My friend Archie invited me to join him for a tasting of California Pinot Noirs at the Vintners Club in San Francisco the other day. I gladly accepted. Little did I expect the astonishing range of opinions.
I mean, there was one wine I found so earthy I could hardly take a second sip. It got three first-place votes (from the 40 tasters in the room). Another wine had such strong green flavors (leafy, herbal, mulchy) that I couldn't give it a rating higher than 79. It got two first-place votes.
The one wine I liked a lot, Copeland Creek Sonoma Coast 2003, showed gorgeous plum and currant fruit, silky texture and a real sense of refinement and elegance as the finish lasted. That to me is what Pinot Noir is all about. I will accept a certain amount of earthy flavor if the texture is there and it has some fruit to balance. But I do not think Pinot Noir should have hard tannins. Those green wines did.
Some of the wines were also raisiny and alcoholic, qualities I have noticed in a lot of high-profile California Pinot. For me, Pinot Noir is about balance. If the first impression is overripeness, it's hard to find that balance.
The group awarded the Copeland Creek the most first, second and third place votes. Comparing our blind-tasting notes, Archie and I agreed on it, and we both hated the green wines and shrugged off the overripe puppies. Austin Hills, owner of Grgich Hills, who was sitting to my right, also was on the same page. But several of the others at the table actually dinged the Copeland Creek for showing too much fruit, and loved the green wines for their earthiness.
It also seemed as if the merest hint of oak was enough for some tasters to reject a wine. I could understand that, but I could not fathom how someone would prefer a wine to taste of herbs and tea leaves instead of fruit.
Love and hate, I guess that's Pinot Noir. Two brothers sitting across the table from me agreed on absolutely nothing. Any wine the first brother loved, the other hated. It was uncanny.
But I also think Pinot Noir is a hard wine to know. Good Pinot Noir masters a tricky sense of balance, packing lots of flavor into something that feels delicate, almost without weight. Great Pinot Noir creates a huge superstructure of flavor on a razor's edge.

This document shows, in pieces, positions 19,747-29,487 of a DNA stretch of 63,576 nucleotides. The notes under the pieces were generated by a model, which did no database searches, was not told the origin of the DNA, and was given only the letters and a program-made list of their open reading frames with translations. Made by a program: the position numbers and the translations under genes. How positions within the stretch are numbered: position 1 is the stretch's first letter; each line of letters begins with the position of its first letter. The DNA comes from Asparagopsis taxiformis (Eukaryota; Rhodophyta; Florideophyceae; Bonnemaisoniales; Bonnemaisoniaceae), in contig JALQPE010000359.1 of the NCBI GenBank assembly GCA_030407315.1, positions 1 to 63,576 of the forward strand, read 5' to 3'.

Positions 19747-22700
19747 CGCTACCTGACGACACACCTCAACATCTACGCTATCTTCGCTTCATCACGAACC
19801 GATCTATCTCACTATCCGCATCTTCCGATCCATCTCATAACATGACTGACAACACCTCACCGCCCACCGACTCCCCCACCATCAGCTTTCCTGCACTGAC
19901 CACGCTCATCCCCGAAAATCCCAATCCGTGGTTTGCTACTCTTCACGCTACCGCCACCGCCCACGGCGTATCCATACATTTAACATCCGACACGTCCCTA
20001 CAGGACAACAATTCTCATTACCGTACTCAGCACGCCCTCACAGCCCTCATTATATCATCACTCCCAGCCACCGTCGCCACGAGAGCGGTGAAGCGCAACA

I cover Oregon and, until recently, New Zealand, two regions whose Pinots are doing well. I try to keep up with Burgundy, at least to the extent of drinking a few favorites to cellar. But I see a fairly narrow slice of California. I have been impressed with some of the wines my colleague James Laube has ferreted out, as well as others that I have consumed in restaurants.
Tasting this bunch blind reminded me of a lesson I learned long ago: More than any other wine type, Pinot Noir polarizes wine drinkers. It has always been thus.
Karen P Jones — January 12, 2007 10:44am ET
Harvey Steiman — San Francisco, CA — January 12, 2007 12:14pm ET
Stephen Symchych — Boston, MA — January 12, 2007 12:33pm ET
John B Vlahos — Cupertino Ca. — January 12, 2007 12:34pm ET
Andrew J Walter — Sacramento,CA — January 12, 2007 4:47pm ET
Frank L Hugus — Danville, California — January 12, 2007 11:36pm ET
Jennifer Awbrey — Austin, Tx — January 13, 2007 2:13am ET
Wes Sircable — Fullerton, CA — January 13, 2007 2:24am ET
Hoyt Hill Jr — Nashville, TN — January 13, 2007 2:23pm ET
Harvey Steiman — San Francisco, CA — January 13, 2007 11:07pm ET
Harvey Steiman — San Francisco, CA — January 13, 2007 11:09pm ET
Harvey Steiman — San Francisco, CA — January 13, 2007 11:13pm ET
Larry Schaffer — Central Coast — January 14, 2007 10:40pm ET
Harvey Steiman — San Francisco, CA — January 14, 2007 10:54pm ET
Dan Jaworek — Chicago — January 15, 2007 9:03am ET
Mr Tom A Hughes — Keller, Tx — January 15, 2007 11:03am ET
Wes Sircable — Fullerton, CA — January 16, 2007 3:41am ET
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